DURBAN - Time could be up for a crooked cabal of magistrates, prosecutors and police allegedly working closely with a criminal syndicate to subvert justice in KwaZulu-Natal.
It is alleged that senior magistrates linked to a syndicate were being paid to let rhino poachers, murderers and rapists go with a slap on the wrist.
People operating pyramid schemes were also escaping justice.
The allegations first publicly surfaced in October when the environmental organisation Saving the Wild, published the Blood Rhino Blacklist, an alleged “syndicate of magistrates and prosecutors protecting not only rhino poachers and kingpins, but murderers and rapists too”.
Saving the Wild is run by an activist, Jamie Joseph, who ratcheted up the pressure this week, arranging the worldwide publication, via the BBC, of an open letter endorsed by prominent people including Sir Richard Branson, Jane Goodall, former New Zealand prime minister Helen Clark and local musician Vusi Mahlasela.
The open letter was issued by Saving the Wild.
It urges the South African government to take action against the alleged syndicate and to support police in their investigations.
Publication of the letter follows concerns that there has been a political cover-up of these investigations with several key witnesses now fearing for their lives.
In interviews with the Sunday Tribune, Joseph said the Magistrates Commission started investigations into magistrates, including KZN’s Regional Court president, Eric Nzimande, two years ago.
She said despite evidence of corrupt deals with poachers and criminals, no disciplinary action had been taken against implicated magistrates and others.
She said her own investigative team, the Magistrates Commission and police, had evidence that Nzimande was allegedly a key role player linked to a rhino poaching syndicate.
Nzimande has denied the allegations and that he is being investigated.
Chris Barnard, head of the commission, confirmed the investigations into KZN magistrates, including Nzimande.
He said no action had been taken because investigations were ongoing and incomplete.
“There are presently criminal investigations being handled by the SAPS while we will deal with misconduct allegations.
“This makes things very complicated.
“We have two magistrates overseeing the investigations into Nzimande,” said Barnard.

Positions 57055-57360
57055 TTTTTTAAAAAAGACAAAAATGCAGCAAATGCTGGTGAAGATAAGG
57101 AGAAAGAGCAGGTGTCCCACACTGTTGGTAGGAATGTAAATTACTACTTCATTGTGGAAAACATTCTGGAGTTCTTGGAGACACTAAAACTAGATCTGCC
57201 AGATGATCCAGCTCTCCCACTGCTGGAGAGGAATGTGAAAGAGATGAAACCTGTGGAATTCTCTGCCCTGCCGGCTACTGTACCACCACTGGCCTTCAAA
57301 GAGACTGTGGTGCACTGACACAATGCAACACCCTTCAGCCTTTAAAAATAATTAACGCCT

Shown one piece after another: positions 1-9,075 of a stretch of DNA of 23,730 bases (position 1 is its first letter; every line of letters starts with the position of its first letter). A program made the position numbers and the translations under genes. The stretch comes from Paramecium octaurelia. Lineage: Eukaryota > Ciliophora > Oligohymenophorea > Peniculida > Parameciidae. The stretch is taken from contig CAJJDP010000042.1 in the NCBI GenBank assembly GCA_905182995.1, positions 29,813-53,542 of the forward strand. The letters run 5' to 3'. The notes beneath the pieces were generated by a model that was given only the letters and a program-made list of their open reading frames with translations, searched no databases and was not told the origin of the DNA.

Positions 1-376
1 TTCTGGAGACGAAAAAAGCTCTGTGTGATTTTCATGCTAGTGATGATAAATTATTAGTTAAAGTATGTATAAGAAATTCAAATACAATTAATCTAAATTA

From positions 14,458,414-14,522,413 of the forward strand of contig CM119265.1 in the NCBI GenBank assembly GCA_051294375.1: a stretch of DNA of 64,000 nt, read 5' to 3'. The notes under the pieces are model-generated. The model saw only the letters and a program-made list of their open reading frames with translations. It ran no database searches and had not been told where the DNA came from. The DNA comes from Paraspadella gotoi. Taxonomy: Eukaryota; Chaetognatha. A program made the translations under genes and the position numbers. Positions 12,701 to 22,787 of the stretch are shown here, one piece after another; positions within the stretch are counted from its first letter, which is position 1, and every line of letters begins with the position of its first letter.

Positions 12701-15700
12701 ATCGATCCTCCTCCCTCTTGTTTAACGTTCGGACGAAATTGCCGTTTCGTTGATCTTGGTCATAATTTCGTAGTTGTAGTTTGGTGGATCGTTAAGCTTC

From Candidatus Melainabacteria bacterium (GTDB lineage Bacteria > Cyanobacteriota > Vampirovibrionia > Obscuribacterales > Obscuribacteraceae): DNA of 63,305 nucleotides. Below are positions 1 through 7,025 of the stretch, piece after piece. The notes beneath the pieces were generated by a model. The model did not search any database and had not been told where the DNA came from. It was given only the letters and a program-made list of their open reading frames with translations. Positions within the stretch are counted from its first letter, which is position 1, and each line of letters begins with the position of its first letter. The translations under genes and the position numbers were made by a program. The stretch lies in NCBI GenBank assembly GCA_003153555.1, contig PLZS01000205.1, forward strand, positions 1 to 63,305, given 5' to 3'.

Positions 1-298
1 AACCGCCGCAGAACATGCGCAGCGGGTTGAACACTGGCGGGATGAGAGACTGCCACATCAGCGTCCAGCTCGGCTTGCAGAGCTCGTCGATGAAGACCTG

He said the delays were due to witnesses being scared to give information. “Some of them have received death threats.”
Pressure is now mounting on the commission and other justice departments to act decisively.
Deputy Minister of Justice John Jeffery assured the public that the delay in justice being served was not a cover-up.
“Nobody is above the law. We will act against magistrates who are found guilty of misconduct, as we have done previously,” promised Jeffery.
In her letter, published online by the BBC, Joseph claimed that the law was not acting as a deterrent to the slaughter of rhinos. She highlighted that in 2017, 222 rhinos were killed for their horns, which are known to fetch as much as R160 000 a kilogram and much more overseas.
Saving the Wild has also claimed that there was a definite system of command within the alleged syndicate, with the shared intention among all role players to make a profit.
Confirming that Nzimande was being investigated, Jeffery said he was also aware that Joseph had received death threats.
He said his department did not have the power to do anything until the commission had made its recommendations.
“I am concerned about the delay, but it has to be resolved one way or the other,” said Jeffery.
But he added that the department was no longer appointing two recommended candidates as KZN magistrates as they also had “clouds hanging over their heads”.
Joseph said that retired policeman, Major-General Bala Naidoo, had handed a police investigation report into a rhino poaching syndicate to KZN Director of Public Prosecutions (DPP), Moipone Noko.
Action was promised, but there had been no visible progress, said Joseph.
While Noko and the SAPS did not respond to queries, Joseph is still optimistic perpetrators will be found.
“All we want is for the DPP to assign top advocates to this important police investigation.
“I do believe justice will be done.
“There are enough resilient and influential people fighting for this now,” said Joseph.
When the National Police Commissioner Khehla Sitole and his team appeared before the Police Portfolio Committee in Parliament this week, DA MP Dianne Kohler Barnard raised the issue of rhino poaching.
She said: “It seems every time the allegations of corruption in KZN Magistrate’s courts begin to be investigated, the relevant SAPS investigator is moved onto another project, or targeted and fired.”
The IFP’s chief whip Narend Singh promised to challenge the delay when Parliament sits on Tuesday.
He said he had raised concerns around corrupt activities linked to rhino poaching over a year ago, but had not received a response from Jeffery’s department.